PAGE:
Property Managers Pull in Big Pay Rises

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Thursday, December 4th, 2014
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Amid improving confidence levels, real estate and property managers are in hot demand and are pulling in big pay rises, a new survey says.

Based on data from its surveys regarding the seven most common senior positions within the sector across New South Wales, Victoria, Queensland and Western Australia, Sydney-based Gough Recruitment says salaries within the real-estate, property and construction sectors have risen by an average of 12 per cent over the past year, with asset managers, retail property operations managers real estate strata managers and regional centre managers leading the way.

Gough also said it had experienced a 20 per cent rise in job placement numbers, with candidates choosing to move interstate or overseas in search of promotions – a phenomenon the firm says may partly reflects a desire to achieve significant pay increases. Many who remain in their current environment are struggling to secure increases of five per cent in performance reviews but some of those who have sought alternative employment have secured increases which are significantly higher.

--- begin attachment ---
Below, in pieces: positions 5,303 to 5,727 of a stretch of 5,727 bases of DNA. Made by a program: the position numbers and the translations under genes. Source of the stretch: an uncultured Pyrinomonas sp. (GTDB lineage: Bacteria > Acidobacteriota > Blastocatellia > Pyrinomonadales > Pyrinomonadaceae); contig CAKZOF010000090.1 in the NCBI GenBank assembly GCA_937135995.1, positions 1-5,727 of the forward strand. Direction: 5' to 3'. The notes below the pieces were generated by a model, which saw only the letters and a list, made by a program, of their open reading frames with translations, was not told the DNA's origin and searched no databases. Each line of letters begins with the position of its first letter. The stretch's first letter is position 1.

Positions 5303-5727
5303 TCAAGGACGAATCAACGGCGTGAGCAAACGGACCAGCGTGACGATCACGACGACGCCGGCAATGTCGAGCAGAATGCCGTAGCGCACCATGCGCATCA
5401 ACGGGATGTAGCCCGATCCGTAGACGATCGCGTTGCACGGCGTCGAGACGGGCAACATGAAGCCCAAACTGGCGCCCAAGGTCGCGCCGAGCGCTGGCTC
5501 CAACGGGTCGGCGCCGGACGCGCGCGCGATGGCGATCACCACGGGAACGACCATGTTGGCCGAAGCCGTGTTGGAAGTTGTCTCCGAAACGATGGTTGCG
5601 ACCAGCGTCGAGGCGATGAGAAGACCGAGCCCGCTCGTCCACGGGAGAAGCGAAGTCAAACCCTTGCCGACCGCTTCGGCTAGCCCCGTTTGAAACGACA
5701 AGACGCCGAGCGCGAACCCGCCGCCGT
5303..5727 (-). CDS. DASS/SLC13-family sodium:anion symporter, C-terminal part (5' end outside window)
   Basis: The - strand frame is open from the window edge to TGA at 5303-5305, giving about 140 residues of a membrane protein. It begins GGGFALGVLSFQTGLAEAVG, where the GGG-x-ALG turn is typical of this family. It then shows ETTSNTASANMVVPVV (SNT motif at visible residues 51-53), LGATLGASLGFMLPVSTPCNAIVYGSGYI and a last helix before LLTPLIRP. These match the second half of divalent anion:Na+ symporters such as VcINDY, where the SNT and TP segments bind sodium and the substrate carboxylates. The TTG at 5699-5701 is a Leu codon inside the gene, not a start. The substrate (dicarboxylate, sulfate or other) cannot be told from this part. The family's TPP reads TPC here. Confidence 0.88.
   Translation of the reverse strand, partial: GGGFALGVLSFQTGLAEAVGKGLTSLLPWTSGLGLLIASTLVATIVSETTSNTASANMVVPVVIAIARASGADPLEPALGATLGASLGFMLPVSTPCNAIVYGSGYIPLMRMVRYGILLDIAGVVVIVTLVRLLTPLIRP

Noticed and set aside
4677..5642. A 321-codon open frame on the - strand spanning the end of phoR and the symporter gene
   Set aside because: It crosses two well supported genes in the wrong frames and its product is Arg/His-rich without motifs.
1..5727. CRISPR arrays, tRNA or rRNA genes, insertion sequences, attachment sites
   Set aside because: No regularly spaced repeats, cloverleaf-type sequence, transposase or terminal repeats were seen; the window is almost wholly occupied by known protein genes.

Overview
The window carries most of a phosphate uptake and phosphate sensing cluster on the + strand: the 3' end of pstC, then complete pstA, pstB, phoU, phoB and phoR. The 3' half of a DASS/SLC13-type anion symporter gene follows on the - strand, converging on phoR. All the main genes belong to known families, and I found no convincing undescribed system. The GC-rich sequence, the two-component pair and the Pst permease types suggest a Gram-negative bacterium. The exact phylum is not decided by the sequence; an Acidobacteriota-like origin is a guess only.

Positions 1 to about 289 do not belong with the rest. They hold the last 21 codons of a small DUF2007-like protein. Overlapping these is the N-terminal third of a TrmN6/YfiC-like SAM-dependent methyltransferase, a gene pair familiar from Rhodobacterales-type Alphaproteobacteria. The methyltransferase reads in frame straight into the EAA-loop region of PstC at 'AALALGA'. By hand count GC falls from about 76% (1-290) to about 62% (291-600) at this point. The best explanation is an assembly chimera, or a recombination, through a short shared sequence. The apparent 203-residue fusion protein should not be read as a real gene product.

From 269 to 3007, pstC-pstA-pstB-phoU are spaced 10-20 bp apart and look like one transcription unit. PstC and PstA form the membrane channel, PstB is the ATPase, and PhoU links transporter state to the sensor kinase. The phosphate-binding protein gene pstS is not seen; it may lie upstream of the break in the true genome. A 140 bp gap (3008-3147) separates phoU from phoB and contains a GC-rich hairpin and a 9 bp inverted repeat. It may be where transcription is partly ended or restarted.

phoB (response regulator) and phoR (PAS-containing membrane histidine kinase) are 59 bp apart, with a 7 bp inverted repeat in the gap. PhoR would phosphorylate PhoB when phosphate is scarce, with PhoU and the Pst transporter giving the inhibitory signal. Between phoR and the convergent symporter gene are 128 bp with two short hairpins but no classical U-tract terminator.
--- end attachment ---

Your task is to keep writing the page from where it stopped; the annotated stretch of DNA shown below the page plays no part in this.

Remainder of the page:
The latest results come amid increasingly buoyant conditions in the property and construction sector, which have seen building industry employment levels soar to close to record highs and property sector expectations regarding forward work schedules and employment remain bullish in almost all states except for Tasmania.

Property managers are not the only ones to benefit. In construction, for example, a recent national survey by Master Builders Australia indicated that skills were becoming harder to find across all 16 categories surveyed, with bricklayers, site managers, project managers, foremen, concreters and carpenters being particularly hard to find – albeit with ABS data showing that construction sector wages remain in check for now.

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Gough CEO Joel Burbuto says the results are not surprising and reflect the strength of strong property markets, especially on the Eastern Seaboard.

He says while Western Australia is lagging behind a little as the mining boom slows, two more years of strong growth was expected in Sydney and Melbourne. Brisbane is also showing signs of increased activity.

“Candidates for employment are in the driver’s seat at present,” Burbuto said. “They are focused on four key criteria before making a job decision. These are culture, brand, opportunities for career progression and salary offering.”

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